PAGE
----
One night the queen saw her son in the flames, screamed, and grabbed him out of the flames only to find him unharmed. She turned to vent her outrage at the disguised Ceres, but she was gone. Incensed by the queen’s attitude, Ceres had abandoned the form of the old woman and revealed herself to the queen. She told the queen who she was and her plans of immortality for her son, which were now impossible. A Homeric Hymn describes the scene in Greek tradition:
I am Demeter holder of honor who is for immortal and mortals alike the greatest boon and joy. … let the people build a great shrine for me and an altar beneath it …Homer, 14
The Return of Proserpina
Ceres left Eleusis and continued on her travels until she arrived in Sicily. Coming to the river Cyane, she discovered the girdle her daughter had left. Clutching the girdle to her chest, she heard the faint cries of the nymph Arethusa. The nymph informed her that in an attempt to escape the river god Alpheus, she had descended to the Underworld through a crevice. While there, she saw Proserpina sitting on a sable throne next to Pluto: “I saw Proserpina there with these two eyes. She seemed sad indeed and her face was still perturbed with fear” (Ovid, 97). Ceres decided that she had to confront Jupiter, but she was hesitant, realizing that Pluto would never relinquish her daughter. She withdrew in desperation.
Jupiter finally realized that with the famine continuing and the prayers of the people crying in hopelessness, he had to do something. He sent the gods to beseech Ceres to return to Olympus. When she finally returned, she told Jupiter, “If you have no regard for the mother, at least let the daughter touch her father’s heart” (Ovid, 98). Consenting to let Proserpina be returned to her mother, Jupiter reminded her that Proserpina must not have eaten anything while in the Underworld or she cannot return to earth. Mercury was sent to Pluto to make a plea for Proserpina, and Pluto consented. However, a spirit named Ascalaphus reminded Jupiter had she eaten three pomegranate seeds while in the Underworld. In a compromise, Proserpina had to spend one month for each seed in Tartarus, or three months each year. Some sources, Ovid included, claim the compromise was for six months. During the time she is on earth, the harvests return and the trees and flowers bloom. While no children came from Proserpina’s marriage to Pluto, one old myth has her as the mother of Dionysius-Zagreus, the Roman Bacchus.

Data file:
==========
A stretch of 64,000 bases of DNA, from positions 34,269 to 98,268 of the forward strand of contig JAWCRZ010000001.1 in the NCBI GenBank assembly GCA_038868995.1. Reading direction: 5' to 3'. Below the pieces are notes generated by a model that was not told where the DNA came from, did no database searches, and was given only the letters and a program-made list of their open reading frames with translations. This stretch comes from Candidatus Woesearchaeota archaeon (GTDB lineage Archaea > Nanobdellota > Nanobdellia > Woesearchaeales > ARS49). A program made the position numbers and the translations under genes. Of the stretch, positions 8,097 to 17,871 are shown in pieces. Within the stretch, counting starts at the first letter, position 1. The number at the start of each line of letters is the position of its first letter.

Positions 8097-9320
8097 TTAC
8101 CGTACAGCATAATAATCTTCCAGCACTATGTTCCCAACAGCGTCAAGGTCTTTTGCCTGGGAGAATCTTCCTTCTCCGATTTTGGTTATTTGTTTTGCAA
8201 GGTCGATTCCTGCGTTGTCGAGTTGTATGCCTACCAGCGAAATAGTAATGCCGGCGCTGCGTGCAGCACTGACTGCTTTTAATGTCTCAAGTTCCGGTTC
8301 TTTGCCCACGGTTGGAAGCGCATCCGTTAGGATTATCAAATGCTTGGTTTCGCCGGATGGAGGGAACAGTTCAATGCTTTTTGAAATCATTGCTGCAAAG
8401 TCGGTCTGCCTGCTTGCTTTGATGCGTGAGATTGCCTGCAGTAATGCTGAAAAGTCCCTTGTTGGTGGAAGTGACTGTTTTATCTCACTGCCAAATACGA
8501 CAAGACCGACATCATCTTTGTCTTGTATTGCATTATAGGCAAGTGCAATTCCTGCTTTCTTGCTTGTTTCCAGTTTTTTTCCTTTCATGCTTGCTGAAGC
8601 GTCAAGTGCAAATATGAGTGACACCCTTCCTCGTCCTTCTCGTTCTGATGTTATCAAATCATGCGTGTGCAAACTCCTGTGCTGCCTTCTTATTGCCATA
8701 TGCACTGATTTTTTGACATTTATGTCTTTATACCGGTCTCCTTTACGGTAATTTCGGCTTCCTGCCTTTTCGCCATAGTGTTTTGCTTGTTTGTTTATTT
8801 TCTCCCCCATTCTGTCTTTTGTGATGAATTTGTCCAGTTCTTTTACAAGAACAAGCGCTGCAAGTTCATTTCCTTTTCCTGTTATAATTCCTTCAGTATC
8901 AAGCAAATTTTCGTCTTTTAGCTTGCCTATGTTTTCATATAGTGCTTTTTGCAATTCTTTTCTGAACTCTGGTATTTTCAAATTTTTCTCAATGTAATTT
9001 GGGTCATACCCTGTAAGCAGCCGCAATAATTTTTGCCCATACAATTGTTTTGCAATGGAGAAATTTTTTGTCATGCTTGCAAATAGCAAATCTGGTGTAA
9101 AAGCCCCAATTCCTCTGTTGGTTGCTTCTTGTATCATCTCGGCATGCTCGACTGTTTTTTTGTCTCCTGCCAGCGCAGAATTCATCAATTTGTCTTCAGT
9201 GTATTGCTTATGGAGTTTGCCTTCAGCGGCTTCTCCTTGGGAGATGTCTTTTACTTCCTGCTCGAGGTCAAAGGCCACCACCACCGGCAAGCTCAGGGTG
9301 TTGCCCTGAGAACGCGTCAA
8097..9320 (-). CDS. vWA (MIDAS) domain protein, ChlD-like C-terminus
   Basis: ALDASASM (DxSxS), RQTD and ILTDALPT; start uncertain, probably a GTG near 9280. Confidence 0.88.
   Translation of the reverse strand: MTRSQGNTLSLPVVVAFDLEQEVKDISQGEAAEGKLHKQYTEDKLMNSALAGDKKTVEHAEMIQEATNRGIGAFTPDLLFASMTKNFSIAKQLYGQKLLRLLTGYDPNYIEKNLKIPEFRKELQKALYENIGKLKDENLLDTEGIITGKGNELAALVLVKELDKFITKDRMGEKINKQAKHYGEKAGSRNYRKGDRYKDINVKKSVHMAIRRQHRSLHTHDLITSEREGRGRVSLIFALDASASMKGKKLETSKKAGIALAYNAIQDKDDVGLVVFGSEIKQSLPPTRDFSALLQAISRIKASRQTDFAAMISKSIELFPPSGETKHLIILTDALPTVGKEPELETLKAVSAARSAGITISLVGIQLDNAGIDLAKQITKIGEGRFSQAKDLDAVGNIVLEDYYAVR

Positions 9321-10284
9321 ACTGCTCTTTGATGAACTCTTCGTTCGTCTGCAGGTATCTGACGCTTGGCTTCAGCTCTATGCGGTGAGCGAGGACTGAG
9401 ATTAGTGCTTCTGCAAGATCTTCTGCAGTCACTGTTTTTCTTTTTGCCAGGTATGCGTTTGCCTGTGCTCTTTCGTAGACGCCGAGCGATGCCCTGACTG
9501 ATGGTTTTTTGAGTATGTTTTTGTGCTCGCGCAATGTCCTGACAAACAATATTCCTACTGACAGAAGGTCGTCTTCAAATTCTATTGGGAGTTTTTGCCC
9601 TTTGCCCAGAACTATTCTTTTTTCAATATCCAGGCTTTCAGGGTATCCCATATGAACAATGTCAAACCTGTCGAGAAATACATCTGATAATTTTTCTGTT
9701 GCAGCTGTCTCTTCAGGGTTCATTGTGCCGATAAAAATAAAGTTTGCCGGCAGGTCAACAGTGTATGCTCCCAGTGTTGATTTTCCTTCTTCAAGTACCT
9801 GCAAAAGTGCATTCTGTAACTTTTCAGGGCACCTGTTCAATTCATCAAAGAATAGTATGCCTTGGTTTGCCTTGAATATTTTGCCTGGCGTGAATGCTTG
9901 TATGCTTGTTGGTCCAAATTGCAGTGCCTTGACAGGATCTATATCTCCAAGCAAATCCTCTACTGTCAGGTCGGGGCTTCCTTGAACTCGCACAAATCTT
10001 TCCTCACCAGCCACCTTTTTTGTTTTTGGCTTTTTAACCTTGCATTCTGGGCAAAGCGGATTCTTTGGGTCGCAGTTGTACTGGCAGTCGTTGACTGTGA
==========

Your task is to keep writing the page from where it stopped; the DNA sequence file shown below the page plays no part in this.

Tantalus and Erysichthon
The kidnapping of her daughter revealed an emotional side to Ceres, but there are two short stories that reveal a darker side of the goddess. Tantalus was a cruel leader who had starved his people. He insulted the immortal gods by inviting them to dinner. He had killed and cooked his own son Pelops and served him to the gods. Suspecting something was amiss, the gods refused to eat except for Ceres, who still recovering from her ordeal, took one bit of his shoulder. The gods restored the boy to life, and Ceres replaced the shoulder with one of ivory. For punishment, the gods sent him to Tartarus where he stands in a stream of pure water but his thirst can never be quenched for the water recedes whenever he stoops to drink. Over his head hangs fresh fruit, but whenever he reaches for it, the branch wings upward. He is forever hungry and thirsty.
Erysichthon, on the other hand, made the mistake of cutting down Ceres’ sacred trees, even when one of them bled. Angry at his insolence, Ceres gave him an insatiable hunger – no amount of food could dull the hunger pains. He lost everything he owned in order to buy food, but in the end, he devoured himself.
Worship and Legacy
There were a number of festivals and temples dedicated to Ceres in both Greece and Italy – the most notable being the Eleusinian Mysteries, celebrated in the fall, instituted by the goddess herself to honor both her daughter and herself. A second festival, the Lesser Mysteries, is celebrated in the spring. Other yearly festivals included the Thesmophoria and Cerealia.
The English word ‘cereal’ derives from the goddess’ name. A dwarf planet in the asteroid belt between Mars and Jupiter, discovered by Giuseppe Piazzi in 1801, is also named in her honor.
- Berens, E.M. Mythology. Crestline Books, 2020.
- Guerber, H.A. Classical Mythology. Fall River Press, 2018.
- Homer & Richardson, Nicholas & Cashford, Jules & Richardson, Nicholas. Homeric Hymns. Penguin Classics, 2003.
- Martin J Dougherty. Greek Myths. Amber Books Ltd, 2019.
- Overview | Ceres – NASA Solar System Exploration Accessed 7 Jun 2023.
- Ovid & Raeburn, David & Feeney, Denis. Metamorphoses. Penguin Classics, 2004.
- Price, Simon & Kearns, Emily. The Oxford Dictionary of Classical Myth and Religion. Oxford University Press, 2003.
- Seton-Williams, M. V. Greek legends and stories. Barnes & Noble Books.
Originally published by the World History Encyclopedia, 06.07.2023, under a Creative Commons: Attribution-NonCommercial-ShareAlike 3.0 Unported license.